New CD

A new CD has been issued by Romantic Discoveries Recordings.

Eduard Schütt (1856-1933): Piano Works
John Kersey, piano

1. Thème varié, op. 62. Poésies – 3 Romances, op. 21: 2. Lento ma non troppo 3. Poco moderato, non troppo lento 4. Andante tranquillo. 5 Piano Pieces, op. 8: 5. Humoreske 6. Ariette 7. Menuett 8. Intermezzo 9. Walzer. 10. Thème varié et Fugato, op. 29. Scènes de bal, op. 17: 11. Gavotte-Humoresque 12. Valse lente 13. Polka rococo 14. Mazurka 15. Theme with Variations, op. 95

Russian pianist and composer Eduard Schütt was born at St Petersburg and studied there under Petersen and Theodor Stein. Between 1876-78 he studied in Leipzig, where his teachers included Salamon Jadassohn and Carl Reinecke (see earlier RDR releases), as well as Ernst Friedrich Richter. In 1879 he moved to Vienna where he became a pupil of the celebrated pedagogue Theodor Leschetizky. Between 1881-97 he was director of the Vienna Academy Wagner-Edition. In 1892, his reputation as pianist and composer firmly established, he moved to a villa he named Mon Repos in Obermais in the South Tyrol and turned to teaching in earnest. Schütt’s circle of friends included Liszt, Brahms, Heuberger and Grünfeld.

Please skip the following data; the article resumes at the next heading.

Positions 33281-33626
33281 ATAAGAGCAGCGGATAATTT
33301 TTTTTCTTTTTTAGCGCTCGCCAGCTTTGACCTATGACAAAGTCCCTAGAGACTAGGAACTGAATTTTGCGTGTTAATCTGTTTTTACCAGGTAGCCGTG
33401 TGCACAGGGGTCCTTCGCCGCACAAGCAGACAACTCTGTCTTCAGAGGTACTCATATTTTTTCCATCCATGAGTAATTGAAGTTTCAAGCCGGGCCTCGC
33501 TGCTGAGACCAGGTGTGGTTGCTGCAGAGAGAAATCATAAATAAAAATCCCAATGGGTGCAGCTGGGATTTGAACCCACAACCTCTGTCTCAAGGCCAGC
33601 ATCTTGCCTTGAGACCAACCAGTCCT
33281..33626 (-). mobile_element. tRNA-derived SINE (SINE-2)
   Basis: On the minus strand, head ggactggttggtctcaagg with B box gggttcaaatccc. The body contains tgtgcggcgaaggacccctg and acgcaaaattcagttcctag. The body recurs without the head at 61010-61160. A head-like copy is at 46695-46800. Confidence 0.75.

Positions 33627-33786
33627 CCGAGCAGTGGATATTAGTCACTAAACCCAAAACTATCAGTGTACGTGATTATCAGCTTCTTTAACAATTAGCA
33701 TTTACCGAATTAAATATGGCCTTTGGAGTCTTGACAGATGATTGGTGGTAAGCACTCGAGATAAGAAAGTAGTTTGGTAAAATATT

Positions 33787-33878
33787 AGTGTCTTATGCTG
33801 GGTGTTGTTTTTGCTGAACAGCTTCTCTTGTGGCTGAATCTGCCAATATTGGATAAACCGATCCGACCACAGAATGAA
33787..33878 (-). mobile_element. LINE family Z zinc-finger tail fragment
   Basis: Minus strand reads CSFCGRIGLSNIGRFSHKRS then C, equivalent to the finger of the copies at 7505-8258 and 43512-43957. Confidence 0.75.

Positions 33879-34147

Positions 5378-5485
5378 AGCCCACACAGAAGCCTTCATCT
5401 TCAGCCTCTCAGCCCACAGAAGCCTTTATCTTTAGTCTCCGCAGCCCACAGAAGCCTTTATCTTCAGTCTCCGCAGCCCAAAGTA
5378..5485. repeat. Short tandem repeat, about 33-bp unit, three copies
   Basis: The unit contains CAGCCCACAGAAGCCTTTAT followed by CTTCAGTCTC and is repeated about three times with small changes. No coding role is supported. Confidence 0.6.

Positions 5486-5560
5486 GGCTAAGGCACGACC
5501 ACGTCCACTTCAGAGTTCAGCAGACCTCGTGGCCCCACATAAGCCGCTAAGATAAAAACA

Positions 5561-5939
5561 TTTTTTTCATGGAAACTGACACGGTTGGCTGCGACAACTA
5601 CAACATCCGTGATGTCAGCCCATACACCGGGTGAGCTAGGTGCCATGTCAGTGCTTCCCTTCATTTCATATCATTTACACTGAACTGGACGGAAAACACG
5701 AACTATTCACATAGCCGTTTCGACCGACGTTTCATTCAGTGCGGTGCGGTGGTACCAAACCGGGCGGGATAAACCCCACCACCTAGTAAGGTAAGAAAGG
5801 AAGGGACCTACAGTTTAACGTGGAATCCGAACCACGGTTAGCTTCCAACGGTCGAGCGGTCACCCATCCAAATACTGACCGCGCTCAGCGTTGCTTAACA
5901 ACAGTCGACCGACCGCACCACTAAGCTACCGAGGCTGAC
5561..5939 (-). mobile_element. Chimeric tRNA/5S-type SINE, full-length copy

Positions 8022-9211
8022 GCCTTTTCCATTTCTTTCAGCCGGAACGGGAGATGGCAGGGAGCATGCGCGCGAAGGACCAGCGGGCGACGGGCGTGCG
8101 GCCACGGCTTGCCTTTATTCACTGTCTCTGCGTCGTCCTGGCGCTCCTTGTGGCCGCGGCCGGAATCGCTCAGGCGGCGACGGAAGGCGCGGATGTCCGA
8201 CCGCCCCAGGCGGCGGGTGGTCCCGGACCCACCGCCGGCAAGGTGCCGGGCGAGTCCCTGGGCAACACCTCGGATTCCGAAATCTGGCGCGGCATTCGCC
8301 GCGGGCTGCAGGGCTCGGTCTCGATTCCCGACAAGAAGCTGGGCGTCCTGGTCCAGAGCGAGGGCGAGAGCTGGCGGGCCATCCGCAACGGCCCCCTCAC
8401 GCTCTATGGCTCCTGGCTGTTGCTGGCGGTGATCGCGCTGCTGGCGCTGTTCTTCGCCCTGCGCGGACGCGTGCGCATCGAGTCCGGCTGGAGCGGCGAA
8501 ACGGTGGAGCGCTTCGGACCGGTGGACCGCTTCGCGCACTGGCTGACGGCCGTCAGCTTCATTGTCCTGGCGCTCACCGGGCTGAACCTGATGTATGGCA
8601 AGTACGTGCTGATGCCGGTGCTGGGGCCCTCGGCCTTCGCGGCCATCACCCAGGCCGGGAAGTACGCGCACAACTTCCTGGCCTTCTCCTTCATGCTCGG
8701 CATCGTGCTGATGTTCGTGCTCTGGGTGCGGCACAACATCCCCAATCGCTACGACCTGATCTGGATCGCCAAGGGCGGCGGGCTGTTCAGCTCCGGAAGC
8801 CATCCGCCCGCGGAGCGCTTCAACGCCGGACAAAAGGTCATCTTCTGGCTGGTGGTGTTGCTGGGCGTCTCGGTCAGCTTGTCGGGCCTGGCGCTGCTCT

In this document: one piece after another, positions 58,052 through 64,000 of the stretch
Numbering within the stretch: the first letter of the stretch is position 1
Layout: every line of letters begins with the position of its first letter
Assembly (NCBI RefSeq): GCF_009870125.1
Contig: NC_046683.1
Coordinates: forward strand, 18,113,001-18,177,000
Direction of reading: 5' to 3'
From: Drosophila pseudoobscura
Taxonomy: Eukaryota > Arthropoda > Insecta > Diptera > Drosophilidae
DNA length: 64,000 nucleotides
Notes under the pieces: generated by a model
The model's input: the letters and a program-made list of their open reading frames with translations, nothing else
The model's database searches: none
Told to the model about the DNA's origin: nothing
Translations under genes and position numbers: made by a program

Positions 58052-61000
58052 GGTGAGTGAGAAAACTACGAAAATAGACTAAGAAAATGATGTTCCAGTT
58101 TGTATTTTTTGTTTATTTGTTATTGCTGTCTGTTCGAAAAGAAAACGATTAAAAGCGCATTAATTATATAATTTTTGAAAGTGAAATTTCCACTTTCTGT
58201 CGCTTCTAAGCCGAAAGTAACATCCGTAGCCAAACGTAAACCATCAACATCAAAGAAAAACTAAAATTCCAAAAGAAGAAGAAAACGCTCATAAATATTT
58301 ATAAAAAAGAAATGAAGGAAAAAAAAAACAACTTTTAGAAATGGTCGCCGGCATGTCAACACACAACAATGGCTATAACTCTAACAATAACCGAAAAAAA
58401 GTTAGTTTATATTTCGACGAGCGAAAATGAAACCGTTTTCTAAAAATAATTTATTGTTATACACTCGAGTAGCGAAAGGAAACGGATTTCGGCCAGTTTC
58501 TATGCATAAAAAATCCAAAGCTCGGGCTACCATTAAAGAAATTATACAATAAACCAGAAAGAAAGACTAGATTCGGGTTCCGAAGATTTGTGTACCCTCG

Schütt’s music includes two piano concertos, a comic opera “Signor Formica” and piano and chamber music. His preference tended to be for shorter forms or their combination in the suite rather than for extended structures. Of those compositions, only Schütt’s waltz “A la bien aimée” acquired tremendous popularity, and that work was performed and recorded by pianists of the fame of Godowsky and Harold Bauer. Occasionally other pieces found their way onto disc in the early years of the gramophone, although sadly not those which are recorded here for the first time. As well as original works, there is a number of transcriptions of waltzes by Strauss that demonstrate a glittering virtuosity.

Schütt’s three sets of variations presented here show a serious side to him, with some advanced harmonies and a confident command of the resources of the keyboard. Equally, as in his shorter works, he does not allow ideas to outstay their welcome, and varies the repetition of themes in an effective manner. Among the most attractive works here are his three Poésies, which are inward in character, and the Five Pieces, op. 8, which provide a pleasing calling-card for a young composer who quickly found his feet, and whose music still has the capacity to give great pleasure today.